See Duran-Aniotz et al. (doi:10.1093/brain/awv401) for a scientific commentary on this article.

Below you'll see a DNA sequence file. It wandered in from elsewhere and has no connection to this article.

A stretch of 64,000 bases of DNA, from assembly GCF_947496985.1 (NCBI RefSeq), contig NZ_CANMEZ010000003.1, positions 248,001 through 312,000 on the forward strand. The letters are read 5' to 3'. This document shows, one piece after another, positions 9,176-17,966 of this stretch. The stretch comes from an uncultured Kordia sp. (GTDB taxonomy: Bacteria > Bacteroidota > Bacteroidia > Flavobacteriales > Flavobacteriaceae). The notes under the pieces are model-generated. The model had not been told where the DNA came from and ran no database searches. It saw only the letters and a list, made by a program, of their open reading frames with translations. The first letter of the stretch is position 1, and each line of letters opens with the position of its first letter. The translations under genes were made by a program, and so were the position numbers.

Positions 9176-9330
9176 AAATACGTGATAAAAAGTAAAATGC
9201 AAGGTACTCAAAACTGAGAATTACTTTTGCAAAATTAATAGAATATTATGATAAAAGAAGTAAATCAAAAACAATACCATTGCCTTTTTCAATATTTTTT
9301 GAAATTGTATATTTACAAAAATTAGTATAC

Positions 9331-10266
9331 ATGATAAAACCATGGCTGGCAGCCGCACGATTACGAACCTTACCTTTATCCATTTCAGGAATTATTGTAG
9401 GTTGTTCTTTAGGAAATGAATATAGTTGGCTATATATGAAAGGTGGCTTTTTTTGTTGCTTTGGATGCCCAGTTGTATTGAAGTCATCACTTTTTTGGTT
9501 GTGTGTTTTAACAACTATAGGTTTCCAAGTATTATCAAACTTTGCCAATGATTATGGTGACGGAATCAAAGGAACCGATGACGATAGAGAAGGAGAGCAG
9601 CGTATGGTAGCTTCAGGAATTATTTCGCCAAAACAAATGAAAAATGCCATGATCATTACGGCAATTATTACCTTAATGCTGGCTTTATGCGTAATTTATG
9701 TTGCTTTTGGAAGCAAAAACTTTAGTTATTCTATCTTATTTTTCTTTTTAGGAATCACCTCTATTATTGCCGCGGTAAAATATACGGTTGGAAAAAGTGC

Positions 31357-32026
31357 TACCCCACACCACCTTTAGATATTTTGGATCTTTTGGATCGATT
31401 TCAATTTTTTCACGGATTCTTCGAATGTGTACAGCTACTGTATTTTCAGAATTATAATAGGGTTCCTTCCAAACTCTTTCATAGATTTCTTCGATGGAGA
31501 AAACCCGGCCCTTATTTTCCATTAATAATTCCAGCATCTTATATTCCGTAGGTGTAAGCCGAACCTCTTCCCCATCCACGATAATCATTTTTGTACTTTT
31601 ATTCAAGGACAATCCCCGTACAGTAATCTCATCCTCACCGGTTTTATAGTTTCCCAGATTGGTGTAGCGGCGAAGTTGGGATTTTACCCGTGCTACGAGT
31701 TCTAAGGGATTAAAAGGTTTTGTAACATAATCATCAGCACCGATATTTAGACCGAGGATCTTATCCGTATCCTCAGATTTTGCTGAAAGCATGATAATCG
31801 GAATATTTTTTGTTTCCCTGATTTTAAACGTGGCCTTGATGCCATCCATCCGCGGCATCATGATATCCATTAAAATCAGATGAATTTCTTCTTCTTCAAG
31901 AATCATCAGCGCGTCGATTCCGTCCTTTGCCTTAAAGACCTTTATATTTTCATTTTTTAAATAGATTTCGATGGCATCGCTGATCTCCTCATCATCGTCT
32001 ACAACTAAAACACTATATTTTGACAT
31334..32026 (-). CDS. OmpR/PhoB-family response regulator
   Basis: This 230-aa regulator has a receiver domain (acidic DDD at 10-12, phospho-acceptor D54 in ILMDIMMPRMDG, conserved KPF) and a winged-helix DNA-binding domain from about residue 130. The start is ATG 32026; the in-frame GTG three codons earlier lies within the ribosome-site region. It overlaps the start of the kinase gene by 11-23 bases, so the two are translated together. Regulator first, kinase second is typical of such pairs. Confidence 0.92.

The aberrant accumulation of toxic protein aggregates is a key feature of many neurodegenerative diseases, including Huntington’s disease, amyotrophic lateral sclerosis and Alzheimer’s disease. As such, improving normal proteostatic mechanisms is an active target for biomedical research. Although they share common pathological features, protein aggregates form in different subcellular locations. Nε-lysine acetylation in the lumen of the endoplasmic reticulum has recently emerged as a new mechanism to regulate the induction of autophagy. The endoplasmic reticulum acetylation machinery includes AT-1/SLC33A1, a membrane transporter that translocates acetyl-CoA from the cytosol into the endoplasmic reticulum lumen, and ATase1 and ATase2, two acetyltransferases that acetylate endoplasmic reticulum cargo proteins. Here, we used a mutant form of α-synuclein to show that inhibition of the endoplasmic reticulum acetylation machinery specifically improves autophagy-mediated disposal of toxic protein aggregates that form within the secretory pathway, but not those that form in the cytosol. Consequently, haploinsufficiency of AT-1/SLC33A1 in the mouse rescued Alzheimer’s disease, but not Huntington’s disease or amyotrophic lateral sclerosis. In fact, intracellular toxic protein aggregates in Alzheimer’s disease form within the secretory pathway while in Huntington’s disease and amyotrophic lateral sclerosis they form in different cellular compartments. Furthermore, biochemical inhibition of ATase1 and ATase2 was also able to rescue the Alzheimer’s disease phenotype in a mouse model of the disease. Specifically, we observed reduced levels of soluble amyloid-β aggregates, reduced amyloid-β pathology, reduced phosphorylation of tau, improved synaptic plasticity, and increased lifespan of the animals. In conclusion, our results indicate that Nε-lysine acetylation in the endoplasmic reticulum lumen regulates normal proteostasis of the secretory pathway; they also support therapies targeting endoplasmic reticulum acetyltransferases, ATase1 and ATase2, for a subset of chronic degenerative diseases.